Clarence Cooper Jr.'s noir novel, The Syndicate, first appeared in the U.S in 1960, published under pseudonym, but it wasn't until a few days ago that the first U.S. reviewers took notice of the book, including Nancy Oakes at her well-regarded blog, Crime Segments, and Eric Peterson at The Internet Review of Books.
Both reviewers praise the re-release by Molotov Editions as a discovery of a lost classic, from an under-appreciated African-American novelist whose work, as Oakes notes in her review, has received virtually no attention in scholarly references, gaining only passing mention even in "Justin Gifford's excellent Pimping Fictions: African-American Crime Literature and the Untold Story of Black Pulp Publishing, devoted to the works of blacks in the genre." Both Oakes and Peterson likened Cooper to other more well known black writers, inside and outside the genre, while examining the startling depths of this forgotten noir.
"The Syndicate is beyond raw, reaching down into the grittiest depths of darkness," writes Oakes, referring to the twisting plot and character who narrates the tale. "it's what's happening within that is utterly fascinating. We find ourselves inside the mind of a brutal killer, who knows that there's something wrong with him....This lost crime classic is well worth the attention of any crime fiction reader."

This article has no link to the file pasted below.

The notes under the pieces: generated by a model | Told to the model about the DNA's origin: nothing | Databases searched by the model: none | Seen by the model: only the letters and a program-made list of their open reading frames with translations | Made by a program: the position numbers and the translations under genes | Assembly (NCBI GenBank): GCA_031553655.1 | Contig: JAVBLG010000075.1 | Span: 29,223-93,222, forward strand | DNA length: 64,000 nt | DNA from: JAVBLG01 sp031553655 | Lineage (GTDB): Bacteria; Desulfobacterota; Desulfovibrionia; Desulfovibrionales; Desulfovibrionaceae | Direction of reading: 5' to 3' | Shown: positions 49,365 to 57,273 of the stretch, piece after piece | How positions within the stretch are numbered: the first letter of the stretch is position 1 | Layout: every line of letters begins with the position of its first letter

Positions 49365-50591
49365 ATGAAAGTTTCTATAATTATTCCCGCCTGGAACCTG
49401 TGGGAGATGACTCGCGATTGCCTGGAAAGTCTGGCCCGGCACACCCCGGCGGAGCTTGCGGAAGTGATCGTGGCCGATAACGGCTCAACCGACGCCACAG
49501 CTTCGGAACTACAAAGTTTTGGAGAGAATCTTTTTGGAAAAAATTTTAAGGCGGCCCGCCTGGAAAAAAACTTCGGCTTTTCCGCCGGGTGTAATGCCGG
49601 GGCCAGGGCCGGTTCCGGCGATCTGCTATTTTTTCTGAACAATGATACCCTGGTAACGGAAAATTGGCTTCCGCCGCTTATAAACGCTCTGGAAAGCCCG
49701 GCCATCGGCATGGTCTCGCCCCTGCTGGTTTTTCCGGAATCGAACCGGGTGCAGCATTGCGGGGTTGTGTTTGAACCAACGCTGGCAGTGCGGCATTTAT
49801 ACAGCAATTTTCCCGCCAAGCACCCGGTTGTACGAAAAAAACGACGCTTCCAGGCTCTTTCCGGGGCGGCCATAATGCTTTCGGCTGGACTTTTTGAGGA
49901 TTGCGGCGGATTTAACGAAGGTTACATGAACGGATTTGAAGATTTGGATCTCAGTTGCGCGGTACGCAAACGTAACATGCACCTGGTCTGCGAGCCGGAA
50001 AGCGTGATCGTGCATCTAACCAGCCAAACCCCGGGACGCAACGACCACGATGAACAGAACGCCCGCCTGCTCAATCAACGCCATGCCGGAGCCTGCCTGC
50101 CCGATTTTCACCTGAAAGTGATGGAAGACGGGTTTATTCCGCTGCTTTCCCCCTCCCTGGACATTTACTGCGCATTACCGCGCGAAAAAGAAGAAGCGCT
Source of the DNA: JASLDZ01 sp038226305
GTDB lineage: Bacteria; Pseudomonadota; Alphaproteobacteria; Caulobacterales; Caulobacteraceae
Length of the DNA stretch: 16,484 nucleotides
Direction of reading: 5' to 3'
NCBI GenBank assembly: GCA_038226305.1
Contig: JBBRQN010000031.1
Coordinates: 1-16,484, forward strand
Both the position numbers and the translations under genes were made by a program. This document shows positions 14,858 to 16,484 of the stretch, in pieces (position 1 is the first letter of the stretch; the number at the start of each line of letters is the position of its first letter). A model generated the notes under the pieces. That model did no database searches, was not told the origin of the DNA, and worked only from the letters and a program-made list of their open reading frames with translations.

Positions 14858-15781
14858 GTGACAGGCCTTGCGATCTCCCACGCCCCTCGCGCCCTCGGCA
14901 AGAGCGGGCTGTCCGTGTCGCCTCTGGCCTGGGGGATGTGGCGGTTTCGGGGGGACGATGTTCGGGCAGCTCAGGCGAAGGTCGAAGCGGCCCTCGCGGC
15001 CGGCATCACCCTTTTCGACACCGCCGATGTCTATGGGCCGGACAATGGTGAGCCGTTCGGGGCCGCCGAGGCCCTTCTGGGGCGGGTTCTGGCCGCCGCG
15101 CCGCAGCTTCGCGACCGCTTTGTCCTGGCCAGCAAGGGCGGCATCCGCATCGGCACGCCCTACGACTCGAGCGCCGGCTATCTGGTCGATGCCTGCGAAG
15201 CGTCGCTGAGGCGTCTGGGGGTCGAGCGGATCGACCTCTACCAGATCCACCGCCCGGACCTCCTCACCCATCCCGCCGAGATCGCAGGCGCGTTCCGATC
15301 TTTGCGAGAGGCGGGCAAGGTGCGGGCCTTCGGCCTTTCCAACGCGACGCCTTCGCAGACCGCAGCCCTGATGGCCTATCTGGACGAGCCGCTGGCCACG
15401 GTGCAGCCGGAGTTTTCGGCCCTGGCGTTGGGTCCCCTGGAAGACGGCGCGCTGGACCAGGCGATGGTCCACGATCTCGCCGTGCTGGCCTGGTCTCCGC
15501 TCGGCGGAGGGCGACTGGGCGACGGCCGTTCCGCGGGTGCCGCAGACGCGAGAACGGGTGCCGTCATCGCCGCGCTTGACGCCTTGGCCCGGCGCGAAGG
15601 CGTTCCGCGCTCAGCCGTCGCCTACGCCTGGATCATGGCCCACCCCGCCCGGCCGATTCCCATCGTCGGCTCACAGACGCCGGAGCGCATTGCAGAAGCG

Eric Peterson in The Internet Review of Books, writes that Cooper "deserves a place alongside his contemporaries James Baldwin, Richard Wright, and Ralph Ellison."
"The Syndicate is an old-school noir crime thriller narrated by a killer," writes Peterson, "an unusual, potent mix of brutal, fast-paced 1950s pulp noir seasoned with a dash of William Burroughs style surrealism and homoerotic undertones."